The pages of National Review and NRO are no strangers to debunkings of the president’s promise that “if you like your health-care plan, you will be able to keep your health-care plan. Period. No one will take it away, no matter what.” (If you really need proof, check out Deroy Murdock, Jim Geraghty, Stephen Spruiell, and Yuval Levin on the subject.) But, believe it or not, the truth may be even worse. Depending, once again, upon the regulatory divinations of HHS bureaucrats, it may turn out that no one with private insurance can keep his or her preexisting plan.
Here’s how it works: Obamacare, in theory, exempts “grandfathered” insurance policies from some, but not all, of the various regulatory mandates contained within its 2,300 pages. But, obviously, the law massively changes the interactions between government, insurers, hospitals and doctors, and patients. Insurers will need to adjust their policies to take into account changes in both the regulatory and the business environment.
So, if an insurer tweaks its policies in 2011 to conform to these changes, will the government define the new policy as an old one that has been tweaked, or a brand new one that can’t be grandfathered? In other words, what is the degree to which a “grandfathered” policy can change before it is redefined as a new policy and thereby subjected to an additional blizzard of new mandates? As Kaiser Health News describes it:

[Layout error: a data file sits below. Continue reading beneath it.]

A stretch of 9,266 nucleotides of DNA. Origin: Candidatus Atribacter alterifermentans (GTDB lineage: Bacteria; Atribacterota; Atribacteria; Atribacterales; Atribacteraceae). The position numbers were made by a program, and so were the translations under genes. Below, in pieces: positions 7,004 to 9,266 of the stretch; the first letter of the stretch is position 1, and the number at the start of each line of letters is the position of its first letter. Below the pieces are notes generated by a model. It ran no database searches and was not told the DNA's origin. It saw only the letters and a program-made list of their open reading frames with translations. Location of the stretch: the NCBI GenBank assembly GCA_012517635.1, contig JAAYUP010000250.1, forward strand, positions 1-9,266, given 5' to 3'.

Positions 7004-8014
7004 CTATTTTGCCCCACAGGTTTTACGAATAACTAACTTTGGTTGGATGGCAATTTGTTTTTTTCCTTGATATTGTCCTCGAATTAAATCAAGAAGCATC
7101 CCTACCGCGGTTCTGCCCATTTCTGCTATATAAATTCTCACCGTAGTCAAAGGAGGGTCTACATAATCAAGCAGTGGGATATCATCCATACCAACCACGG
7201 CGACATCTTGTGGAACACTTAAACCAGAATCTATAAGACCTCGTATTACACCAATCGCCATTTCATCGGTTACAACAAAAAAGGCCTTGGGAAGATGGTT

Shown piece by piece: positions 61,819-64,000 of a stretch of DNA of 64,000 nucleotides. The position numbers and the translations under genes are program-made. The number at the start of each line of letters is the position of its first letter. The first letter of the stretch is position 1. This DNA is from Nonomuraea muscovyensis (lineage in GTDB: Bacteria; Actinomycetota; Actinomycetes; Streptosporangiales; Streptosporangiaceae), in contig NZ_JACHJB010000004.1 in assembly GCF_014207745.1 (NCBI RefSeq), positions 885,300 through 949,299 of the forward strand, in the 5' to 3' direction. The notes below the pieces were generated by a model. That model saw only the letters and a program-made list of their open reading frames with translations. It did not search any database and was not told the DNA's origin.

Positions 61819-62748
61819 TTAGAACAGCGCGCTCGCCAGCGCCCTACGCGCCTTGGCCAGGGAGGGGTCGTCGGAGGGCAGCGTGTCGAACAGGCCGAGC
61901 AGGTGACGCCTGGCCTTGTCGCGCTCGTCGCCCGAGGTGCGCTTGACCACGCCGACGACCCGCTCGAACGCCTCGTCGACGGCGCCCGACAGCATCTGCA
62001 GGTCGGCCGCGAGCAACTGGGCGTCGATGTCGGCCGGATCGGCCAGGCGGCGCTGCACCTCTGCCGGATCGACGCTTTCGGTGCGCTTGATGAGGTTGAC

Many employer organizations, including the U.S. Chamber of Commerce and the National Federation of Independent Business, are pushing for a loose interpretation of “grandfathering” that allows employers to maintain flexibility in designing coverage. They want employers to be able to make changes in their health plans while retaining their grandfathered status. They fear that many of the law’s requirements will increase costs and premiums . . .
But consumer groups and organizations such as the American Cancer Society Cancer Action Network worry the “grandfathering” clauses will be a huge loophole that allows employers and insurers to avoid complying with the law’s increased consumer protections and benefits. “This is one of the most critical issues going forward in the regulation writing,” said Erin Reidy, senior policy analyst at the cancer group. “We are very concerned.”
Reidy said that grandfathered plans could go on into perpetuity because the law does not give a date when that status expires. She said the group is recommending that the administration “adopt a real narrow definition of grandfathering and any change to coverage should constitute a loss of grandfathering status.”
Unfortunately, at the moment, there isn’t a business in the country that has any idea what is going to happen. “The law is mostly vague on exactly what constitutes a grandfather plan,” notes the Kaiser report. “The administration, which is writing the regulations that implement the new law, is expected to issue its guidance soon on how it interprets the grandfathering clause.” Pray that there are no typos.